• For example, after reviewing the documents related to women’s suffrage, identify the opposing attitudes, how they differed, and how they changed over time.
  • Your rough argument at this stage could be, “Those in opposition saw suffragettes as unpatriotic and unfeminine. Attitudes within the suffrage movement were divided between conservative and confrontational elements. By the end of World War I, changing perceptions of the role of women contributed to growing popular support for suffrage.”

Step 2 Refine your rough...

  • Suppose your DBQ is, “How did World War I affect attitudes toward women’s suffrage in the United States?” A strong tentative thesis would be, “The roles women played in the workforce and in support of the war effort contributed to growing popular support for the suffrage movement.”
  • A weak thesis would be, “World War I affected how Americans perceived women’s suffrage.” This simply restates the prompt.

Step 3 Make an outline of your argument’s structure.

  • For example, under numeral I., write, “New Woman: perceptions shift in the 1890s.” This section will explain the 1890s concept of the New Woman, which rejected traditional characterizations of women as dependent and fragile. You’ll argue that this, in part, set the stage for shifting attitudes during and following World War I.
  • You can start your planning your essay during the reading portion of the test. If necessary, take around 5 minutes out of the writing portion to finish outlining your argument.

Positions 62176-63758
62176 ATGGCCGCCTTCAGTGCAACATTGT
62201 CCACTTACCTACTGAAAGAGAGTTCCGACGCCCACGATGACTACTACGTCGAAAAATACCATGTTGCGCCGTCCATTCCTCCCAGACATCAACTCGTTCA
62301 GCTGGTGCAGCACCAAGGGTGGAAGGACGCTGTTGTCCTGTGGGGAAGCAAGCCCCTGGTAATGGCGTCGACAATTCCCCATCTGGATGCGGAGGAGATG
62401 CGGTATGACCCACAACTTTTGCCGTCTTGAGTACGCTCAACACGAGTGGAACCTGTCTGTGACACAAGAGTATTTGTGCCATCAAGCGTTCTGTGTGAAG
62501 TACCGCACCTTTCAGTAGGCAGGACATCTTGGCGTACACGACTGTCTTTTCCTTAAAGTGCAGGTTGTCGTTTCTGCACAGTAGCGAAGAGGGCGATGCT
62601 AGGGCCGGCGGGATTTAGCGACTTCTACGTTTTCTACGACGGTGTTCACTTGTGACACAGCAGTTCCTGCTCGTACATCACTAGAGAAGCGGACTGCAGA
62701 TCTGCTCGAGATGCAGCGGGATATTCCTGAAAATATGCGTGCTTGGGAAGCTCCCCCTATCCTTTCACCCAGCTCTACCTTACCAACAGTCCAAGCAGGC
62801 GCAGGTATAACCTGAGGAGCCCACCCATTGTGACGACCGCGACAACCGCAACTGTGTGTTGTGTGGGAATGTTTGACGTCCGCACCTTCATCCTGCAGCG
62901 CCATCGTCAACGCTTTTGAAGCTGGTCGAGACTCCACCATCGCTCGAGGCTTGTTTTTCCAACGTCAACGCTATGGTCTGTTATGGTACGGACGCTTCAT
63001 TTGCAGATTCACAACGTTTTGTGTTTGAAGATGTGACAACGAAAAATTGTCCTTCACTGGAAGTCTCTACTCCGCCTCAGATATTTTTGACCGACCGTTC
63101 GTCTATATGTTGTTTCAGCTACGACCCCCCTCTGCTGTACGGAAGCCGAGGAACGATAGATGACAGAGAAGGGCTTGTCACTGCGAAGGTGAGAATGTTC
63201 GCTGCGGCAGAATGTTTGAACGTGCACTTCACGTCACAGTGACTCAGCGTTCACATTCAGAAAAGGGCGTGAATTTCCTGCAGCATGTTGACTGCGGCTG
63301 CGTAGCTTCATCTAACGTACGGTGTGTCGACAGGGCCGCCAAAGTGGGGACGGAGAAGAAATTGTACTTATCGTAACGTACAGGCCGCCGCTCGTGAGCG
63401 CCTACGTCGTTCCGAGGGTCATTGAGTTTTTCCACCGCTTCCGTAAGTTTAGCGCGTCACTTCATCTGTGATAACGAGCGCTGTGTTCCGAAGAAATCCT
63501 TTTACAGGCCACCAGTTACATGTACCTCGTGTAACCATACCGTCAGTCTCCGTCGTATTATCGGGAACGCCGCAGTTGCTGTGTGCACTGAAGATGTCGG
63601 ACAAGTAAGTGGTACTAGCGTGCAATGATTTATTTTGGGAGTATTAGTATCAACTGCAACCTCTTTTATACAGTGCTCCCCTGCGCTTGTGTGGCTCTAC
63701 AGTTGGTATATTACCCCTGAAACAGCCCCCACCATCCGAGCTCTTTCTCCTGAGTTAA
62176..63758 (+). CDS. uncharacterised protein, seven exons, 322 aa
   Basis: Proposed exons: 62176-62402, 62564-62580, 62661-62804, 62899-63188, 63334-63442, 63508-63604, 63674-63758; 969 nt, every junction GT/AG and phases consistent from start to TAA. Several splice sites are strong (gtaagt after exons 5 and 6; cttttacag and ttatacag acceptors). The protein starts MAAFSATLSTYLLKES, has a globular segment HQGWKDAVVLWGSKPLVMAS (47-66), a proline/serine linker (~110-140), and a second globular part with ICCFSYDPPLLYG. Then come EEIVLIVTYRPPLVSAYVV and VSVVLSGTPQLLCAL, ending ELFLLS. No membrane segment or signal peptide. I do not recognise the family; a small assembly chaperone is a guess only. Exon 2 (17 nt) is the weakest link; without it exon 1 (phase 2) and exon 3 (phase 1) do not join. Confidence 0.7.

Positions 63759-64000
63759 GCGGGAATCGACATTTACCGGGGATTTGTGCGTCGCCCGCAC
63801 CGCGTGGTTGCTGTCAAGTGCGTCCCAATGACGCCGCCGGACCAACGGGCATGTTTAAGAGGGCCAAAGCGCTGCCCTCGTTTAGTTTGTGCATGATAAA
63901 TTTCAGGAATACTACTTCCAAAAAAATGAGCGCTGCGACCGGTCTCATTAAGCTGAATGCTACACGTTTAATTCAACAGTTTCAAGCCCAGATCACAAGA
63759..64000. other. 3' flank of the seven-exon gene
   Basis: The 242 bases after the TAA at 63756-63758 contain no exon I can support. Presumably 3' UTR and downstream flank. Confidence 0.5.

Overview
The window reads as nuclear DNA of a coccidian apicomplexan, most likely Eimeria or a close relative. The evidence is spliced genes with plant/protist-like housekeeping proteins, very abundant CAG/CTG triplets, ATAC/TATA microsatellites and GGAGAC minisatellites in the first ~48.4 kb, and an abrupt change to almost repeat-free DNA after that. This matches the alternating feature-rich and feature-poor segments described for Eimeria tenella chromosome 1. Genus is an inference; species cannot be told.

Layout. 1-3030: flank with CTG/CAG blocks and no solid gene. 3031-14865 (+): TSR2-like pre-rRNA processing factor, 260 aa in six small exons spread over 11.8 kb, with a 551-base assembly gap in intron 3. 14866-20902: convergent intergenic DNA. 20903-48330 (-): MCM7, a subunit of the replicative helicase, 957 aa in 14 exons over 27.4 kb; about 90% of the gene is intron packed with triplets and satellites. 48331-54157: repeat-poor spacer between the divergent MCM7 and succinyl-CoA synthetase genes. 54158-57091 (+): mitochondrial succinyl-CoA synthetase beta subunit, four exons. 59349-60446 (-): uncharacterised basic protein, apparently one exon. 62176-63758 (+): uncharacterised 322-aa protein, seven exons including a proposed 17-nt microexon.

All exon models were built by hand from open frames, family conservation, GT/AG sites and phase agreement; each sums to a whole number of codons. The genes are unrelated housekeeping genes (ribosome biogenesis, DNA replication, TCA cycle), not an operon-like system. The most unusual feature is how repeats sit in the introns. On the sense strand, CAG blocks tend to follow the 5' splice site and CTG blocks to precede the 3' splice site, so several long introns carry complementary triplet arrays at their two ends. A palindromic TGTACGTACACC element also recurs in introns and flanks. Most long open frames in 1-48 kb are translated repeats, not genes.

Step 4 Plug your document citations into the outline.

  • For instance, under “I. New Woman: perceptions shift in the 1890s,” write “(Doc 1),” which is a pamphlet praising women who ride bicycles, which was seen as “unladylike” at the time.
  • Beneath that line, write “(Doc 2),” which is an article that defends the traditional view that women should remain in the household. You’ll use this document to explain the opposing views that set the context for suffrage debates in the 1900s and 1910s.

Step 5 Refine your thesis after making the outline.

  • Suppose your tentative thesis is, “The roles women played in the workforce and in support of the war effort contributed to growing popular support for the suffrage movement.” You decide that “contributed” isn’t strong enough, and swap it out for “led” to emphasize causation.

Drafting Your Essay

Step 1 Keep your eye on the clock and plan your time strategically.

  • If you have 45 minutes to write, take about 5 minutes to make an outline. If you have an introduction, 3 main points that cite 6 documents, and a conclusion, plan on spending 7 minutes or less on each of these 5 sections. That will leave you 5 minutes to proofread or to serve as a buffer in case you need more time.
  • Check the time periodically as you write to ensure you’re staying on target.

Step 2 Include your thesis and 1 to 2 sentences of context in your introduction.

  • To set the context, you might write, “The Progressive Era, which spanned roughly from 1890 to 1920, was a time of political, economic, and cultural reform in the United States. A central movement of the era, the Women’s Rights Movement gained momentum as perceptions of the role of women dramatically shifted.”
  • If you’d prefer to get straight to the point, feel free to start your introduction with your thesis, then set the context.
  • A timed DBQ essay test doesn’t leave you much time to write a long introduction, so get straight to analyzing the documents rather than spell out a long, detailed intro.